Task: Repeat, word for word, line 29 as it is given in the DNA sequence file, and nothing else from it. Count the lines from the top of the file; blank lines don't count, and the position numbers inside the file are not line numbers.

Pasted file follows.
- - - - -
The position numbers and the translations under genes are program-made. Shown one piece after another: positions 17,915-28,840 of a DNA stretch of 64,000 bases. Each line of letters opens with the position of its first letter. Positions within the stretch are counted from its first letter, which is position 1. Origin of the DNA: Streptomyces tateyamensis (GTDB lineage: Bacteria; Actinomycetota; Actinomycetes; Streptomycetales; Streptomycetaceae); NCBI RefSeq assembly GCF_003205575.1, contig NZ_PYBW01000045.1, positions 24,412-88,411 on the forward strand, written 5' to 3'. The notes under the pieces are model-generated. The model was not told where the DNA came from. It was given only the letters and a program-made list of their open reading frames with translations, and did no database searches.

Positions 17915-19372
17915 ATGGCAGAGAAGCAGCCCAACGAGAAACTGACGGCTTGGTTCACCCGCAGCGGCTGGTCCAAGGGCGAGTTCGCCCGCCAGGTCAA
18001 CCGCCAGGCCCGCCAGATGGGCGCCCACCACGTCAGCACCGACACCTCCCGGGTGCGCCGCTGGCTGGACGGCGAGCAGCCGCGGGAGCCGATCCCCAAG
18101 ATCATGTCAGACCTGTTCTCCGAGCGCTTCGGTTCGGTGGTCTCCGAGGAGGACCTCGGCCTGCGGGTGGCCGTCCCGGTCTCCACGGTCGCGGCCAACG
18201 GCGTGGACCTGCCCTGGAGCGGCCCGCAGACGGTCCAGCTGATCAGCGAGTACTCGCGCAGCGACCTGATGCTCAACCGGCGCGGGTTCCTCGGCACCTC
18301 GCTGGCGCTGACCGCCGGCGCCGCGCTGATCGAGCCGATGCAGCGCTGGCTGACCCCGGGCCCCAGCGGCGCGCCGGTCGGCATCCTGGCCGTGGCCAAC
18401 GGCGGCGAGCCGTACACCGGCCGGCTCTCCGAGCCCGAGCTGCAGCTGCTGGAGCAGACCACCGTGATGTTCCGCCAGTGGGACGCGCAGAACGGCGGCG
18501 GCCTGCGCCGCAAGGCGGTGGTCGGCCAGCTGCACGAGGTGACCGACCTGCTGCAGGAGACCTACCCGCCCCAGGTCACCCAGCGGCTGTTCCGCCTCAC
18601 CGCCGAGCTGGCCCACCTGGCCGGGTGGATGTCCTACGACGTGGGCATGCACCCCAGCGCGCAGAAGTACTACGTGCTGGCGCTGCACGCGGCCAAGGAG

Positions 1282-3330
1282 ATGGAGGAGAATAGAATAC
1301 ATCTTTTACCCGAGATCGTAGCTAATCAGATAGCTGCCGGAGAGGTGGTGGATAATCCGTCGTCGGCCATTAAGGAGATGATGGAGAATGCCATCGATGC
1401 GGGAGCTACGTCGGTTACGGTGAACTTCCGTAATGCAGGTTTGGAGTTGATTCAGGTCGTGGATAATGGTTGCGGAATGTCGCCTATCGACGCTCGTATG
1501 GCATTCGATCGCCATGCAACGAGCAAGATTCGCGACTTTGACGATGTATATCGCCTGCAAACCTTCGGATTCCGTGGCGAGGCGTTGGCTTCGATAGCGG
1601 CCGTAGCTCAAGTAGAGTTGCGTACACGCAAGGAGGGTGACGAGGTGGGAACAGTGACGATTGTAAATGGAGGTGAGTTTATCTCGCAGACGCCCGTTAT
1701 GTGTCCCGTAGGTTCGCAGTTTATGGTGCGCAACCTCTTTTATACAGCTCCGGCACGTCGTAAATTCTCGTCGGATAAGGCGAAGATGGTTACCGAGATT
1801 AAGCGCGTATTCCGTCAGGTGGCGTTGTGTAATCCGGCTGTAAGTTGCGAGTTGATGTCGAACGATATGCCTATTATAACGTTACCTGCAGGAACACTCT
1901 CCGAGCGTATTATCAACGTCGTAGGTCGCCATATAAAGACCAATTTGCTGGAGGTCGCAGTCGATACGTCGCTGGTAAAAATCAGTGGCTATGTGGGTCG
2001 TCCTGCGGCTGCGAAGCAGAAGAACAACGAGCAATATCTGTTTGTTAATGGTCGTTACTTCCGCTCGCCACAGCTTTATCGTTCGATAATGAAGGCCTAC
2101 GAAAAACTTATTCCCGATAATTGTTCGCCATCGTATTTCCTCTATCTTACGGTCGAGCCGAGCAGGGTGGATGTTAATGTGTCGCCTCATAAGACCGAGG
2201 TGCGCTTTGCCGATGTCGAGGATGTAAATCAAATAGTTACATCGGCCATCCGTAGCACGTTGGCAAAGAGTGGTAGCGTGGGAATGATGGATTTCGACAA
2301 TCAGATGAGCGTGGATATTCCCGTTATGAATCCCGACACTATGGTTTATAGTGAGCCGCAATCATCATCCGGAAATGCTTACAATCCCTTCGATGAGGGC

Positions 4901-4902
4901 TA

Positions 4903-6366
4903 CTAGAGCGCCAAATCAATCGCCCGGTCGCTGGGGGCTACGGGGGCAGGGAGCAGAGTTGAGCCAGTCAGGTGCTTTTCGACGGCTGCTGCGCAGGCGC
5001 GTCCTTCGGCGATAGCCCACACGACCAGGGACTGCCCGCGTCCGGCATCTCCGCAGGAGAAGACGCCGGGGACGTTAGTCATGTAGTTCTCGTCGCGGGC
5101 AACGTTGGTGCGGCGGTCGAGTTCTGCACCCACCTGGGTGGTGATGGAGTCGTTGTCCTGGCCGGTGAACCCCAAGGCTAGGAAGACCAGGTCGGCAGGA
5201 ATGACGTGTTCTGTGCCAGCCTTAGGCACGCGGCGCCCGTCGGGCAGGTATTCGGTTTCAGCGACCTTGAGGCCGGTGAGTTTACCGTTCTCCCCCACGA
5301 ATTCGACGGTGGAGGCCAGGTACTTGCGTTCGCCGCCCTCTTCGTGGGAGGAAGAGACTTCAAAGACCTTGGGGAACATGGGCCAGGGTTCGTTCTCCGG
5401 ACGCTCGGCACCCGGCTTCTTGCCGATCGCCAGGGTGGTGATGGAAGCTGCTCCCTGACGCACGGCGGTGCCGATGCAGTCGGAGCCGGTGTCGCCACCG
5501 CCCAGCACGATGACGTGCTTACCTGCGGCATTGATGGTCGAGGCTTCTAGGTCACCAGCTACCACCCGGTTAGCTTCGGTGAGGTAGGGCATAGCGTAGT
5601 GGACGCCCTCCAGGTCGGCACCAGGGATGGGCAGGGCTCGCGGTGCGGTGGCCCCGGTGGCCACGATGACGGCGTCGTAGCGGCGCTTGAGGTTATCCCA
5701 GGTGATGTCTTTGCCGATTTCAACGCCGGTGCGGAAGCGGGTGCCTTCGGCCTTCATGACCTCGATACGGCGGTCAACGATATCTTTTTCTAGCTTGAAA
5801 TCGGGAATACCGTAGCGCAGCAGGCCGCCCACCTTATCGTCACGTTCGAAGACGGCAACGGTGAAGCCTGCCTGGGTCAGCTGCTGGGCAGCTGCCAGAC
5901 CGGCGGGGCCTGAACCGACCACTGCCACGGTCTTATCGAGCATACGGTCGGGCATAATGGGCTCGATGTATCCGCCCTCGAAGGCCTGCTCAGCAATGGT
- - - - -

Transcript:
5101 AACGTTGGTGCGGCGGTCGAGTTCTGCACCCACCTGGGTGGTGATGGAGTCGTTGTCCTGGCCGGTGAACCCCAAGGCTAGGAAGACCAGGTCGGCAGGA